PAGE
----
Looking for Country: A Norwegian Immigrant's Alberta Memoir

Looking for Country: A Norwegian Immigrant's Alberta Memoir

Looking for Country: A Norwegian Immigrant's Alberta Memoir

Looking for Country: A Norwegian Immigrant's Alberta Memoir


"Looking for Country" refers to the thought process of animals bent on escape. A stampeding herd, or a spooked horse running away with its rider, may be described as "looking for country." It could also be applied to this memoir in another sense -- immigrants were looking for land, a piece of new country, and, perhaps, an escape from their old country. Looking for Country: A Norwegian Immigrant's Alberta Memoir documents the experiences of a young woman growing up as a pioneer in Alberta. Although, for many people, immigration brought great sadness, Ellenor loved Alberta and took tremendous pride in the years spent there. She did not deny the struggles, as shown in her writing, but was amply rewarded by "the satisfaction of knowing that I have had a part in the making of a great country."


This volume is part of the Legacies Shared series. the aim of the series is to publish material that either has never been published or is out of print.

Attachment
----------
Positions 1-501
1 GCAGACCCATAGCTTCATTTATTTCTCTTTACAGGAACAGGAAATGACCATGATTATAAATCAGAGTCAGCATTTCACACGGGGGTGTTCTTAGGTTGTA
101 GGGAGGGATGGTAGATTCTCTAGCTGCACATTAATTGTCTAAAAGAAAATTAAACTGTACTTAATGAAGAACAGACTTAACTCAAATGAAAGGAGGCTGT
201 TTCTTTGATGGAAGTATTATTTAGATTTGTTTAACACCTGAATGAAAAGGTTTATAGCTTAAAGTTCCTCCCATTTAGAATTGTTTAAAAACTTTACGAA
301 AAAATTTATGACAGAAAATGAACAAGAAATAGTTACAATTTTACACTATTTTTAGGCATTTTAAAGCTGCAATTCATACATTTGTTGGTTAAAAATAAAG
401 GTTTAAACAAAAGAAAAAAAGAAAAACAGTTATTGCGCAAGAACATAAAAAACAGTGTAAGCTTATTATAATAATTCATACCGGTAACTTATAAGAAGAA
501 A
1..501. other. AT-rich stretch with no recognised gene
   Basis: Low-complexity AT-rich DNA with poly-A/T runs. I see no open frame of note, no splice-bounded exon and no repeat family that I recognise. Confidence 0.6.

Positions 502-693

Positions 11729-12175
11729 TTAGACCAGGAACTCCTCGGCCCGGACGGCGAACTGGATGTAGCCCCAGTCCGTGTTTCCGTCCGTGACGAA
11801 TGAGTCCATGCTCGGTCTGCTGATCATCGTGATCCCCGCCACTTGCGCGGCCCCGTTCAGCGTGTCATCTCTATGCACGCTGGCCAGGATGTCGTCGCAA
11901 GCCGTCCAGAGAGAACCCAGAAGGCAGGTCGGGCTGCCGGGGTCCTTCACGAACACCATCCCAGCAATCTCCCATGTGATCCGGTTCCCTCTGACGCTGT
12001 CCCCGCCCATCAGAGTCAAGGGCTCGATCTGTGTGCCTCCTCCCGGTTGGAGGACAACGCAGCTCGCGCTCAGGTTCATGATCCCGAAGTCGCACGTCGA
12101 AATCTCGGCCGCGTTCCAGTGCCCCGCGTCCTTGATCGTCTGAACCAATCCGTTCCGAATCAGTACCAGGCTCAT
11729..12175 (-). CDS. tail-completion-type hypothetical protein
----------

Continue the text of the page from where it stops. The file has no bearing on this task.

The mandate of Legacies Shared is broad, as we plan to make available parts of our “legacy” of historical memories that have been overlooked or have disappeared. Each volume contains an introduction appropriate to the subject, which might be a work of history, a memoir, collections of letters, photographs, art work, maps or recipes, works of fiction or poetry, or sets of archival documents. Oral history will also have a place in the series.

The geographical area covered by this series is the Canadian west and north, but also across the Canada/U.S. border.

Janice Dickin, Series Editor, Professor, Faculty of General Studies, University of Calgary, Alberta


Janice Dickin

Many people helped with this book. I want to thank in particular Jean Merriken Andrew, who made available not only her time but family lore, photos and documents. Also of great help was Dorothy Kelts, the daughter of Martin Olsen, Jr. Sadly, Dorothy died before the manuscript found its home with the University of Calgary Press. I also want to thank Gerry Hallowell, who made useful editorial suggestions, and the various anonymous readers, all of whom helped to evaluate and improve my introduction. the staff at University of Calgary Press, especially Walter Hildebrandt, have been generous with advice and assistance. I would also like to thank Joan Eadie for compiling the index. Finally, thanks to Elspeth Cameron, who participated in a research trip to Veteran and Consort and who helped me in countless other ways.

For my father, Gordon Clark Dickin, the son and grandson of pioneers

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